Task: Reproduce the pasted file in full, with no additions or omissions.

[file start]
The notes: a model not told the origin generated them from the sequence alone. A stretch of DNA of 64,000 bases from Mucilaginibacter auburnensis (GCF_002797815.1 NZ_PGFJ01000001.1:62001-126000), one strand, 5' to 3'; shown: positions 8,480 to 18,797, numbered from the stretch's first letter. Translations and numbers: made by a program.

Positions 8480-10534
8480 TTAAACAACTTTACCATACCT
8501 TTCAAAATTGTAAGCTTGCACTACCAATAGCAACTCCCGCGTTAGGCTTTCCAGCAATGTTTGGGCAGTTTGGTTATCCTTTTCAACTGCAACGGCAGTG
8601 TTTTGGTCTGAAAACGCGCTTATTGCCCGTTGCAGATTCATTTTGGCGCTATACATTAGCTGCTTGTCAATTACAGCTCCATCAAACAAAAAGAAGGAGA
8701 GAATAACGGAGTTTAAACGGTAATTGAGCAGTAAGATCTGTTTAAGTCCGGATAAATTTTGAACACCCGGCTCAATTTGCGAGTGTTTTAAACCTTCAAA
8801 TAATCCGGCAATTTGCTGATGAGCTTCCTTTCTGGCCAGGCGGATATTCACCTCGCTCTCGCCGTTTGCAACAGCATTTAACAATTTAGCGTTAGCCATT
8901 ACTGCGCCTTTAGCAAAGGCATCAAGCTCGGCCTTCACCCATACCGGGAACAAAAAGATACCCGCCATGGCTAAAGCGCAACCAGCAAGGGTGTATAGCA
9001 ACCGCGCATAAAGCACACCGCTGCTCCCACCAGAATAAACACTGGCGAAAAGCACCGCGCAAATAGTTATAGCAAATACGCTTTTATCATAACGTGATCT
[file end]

The notes: a model not told the origin generated them from the sequence alone. A stretch of DNA of 64,000 bases from Mucilaginibacter auburnensis (GCF_002797815.1 NZ_PGFJ01000001.1:62001-126000), one strand, 5' to 3'; shown: positions 8,480 to 18,797, numbered from the stretch's first letter. Translations and numbers: made by a program.

Positions 8480-10534
8480 TTAAACAACTTTACCATACCT
8501 TTCAAAATTGTAAGCTTGCACTACCAATAGCAACTCCCGCGTTAGGCTTTCCAGCAATGTTTGGGCAGTTTGGTTATCCTTTTCAACTGCAACGGCAGTG
8601 TTTTGGTCTGAAAACGCGCTTATTGCCCGTTGCAGATTCATTTTGGCGCTATACATTAGCTGCTTGTCAATTACAGCTCCATCAAACAAAAAGAAGGAGA
8701 GAATAACGGAGTTTAAACGGTAATTGAGCAGTAAGATCTGTTTAAGTCCGGATAAATTTTGAACACCCGGCTCAATTTGCGAGTGTTTTAAACCTTCAAA
8801 TAATCCGGCAATTTGCTGATGAGCTTCCTTTCTGGCCAGGCGGATATTCACCTCGCTCTCGCCGTTTGCAACAGCATTTAACAATTTAGCGTTAGCCATT
8901 ACTGCGCCTTTAGCAAAGGCATCAAGCTCGGCCTTCACCCATACCGGGAACAAAAAGATACCCGCCATGGCTAAAGCGCAACCAGCAAGGGTGTATAGCA
9001 ACCGCGCATAAAGCACACCGCTGCTCCCACCAGAATAAACACTGGCGAAAAGCACCGCGCAAATAGTTATAGCAAATACGCTTTTATCATAACGTGATCT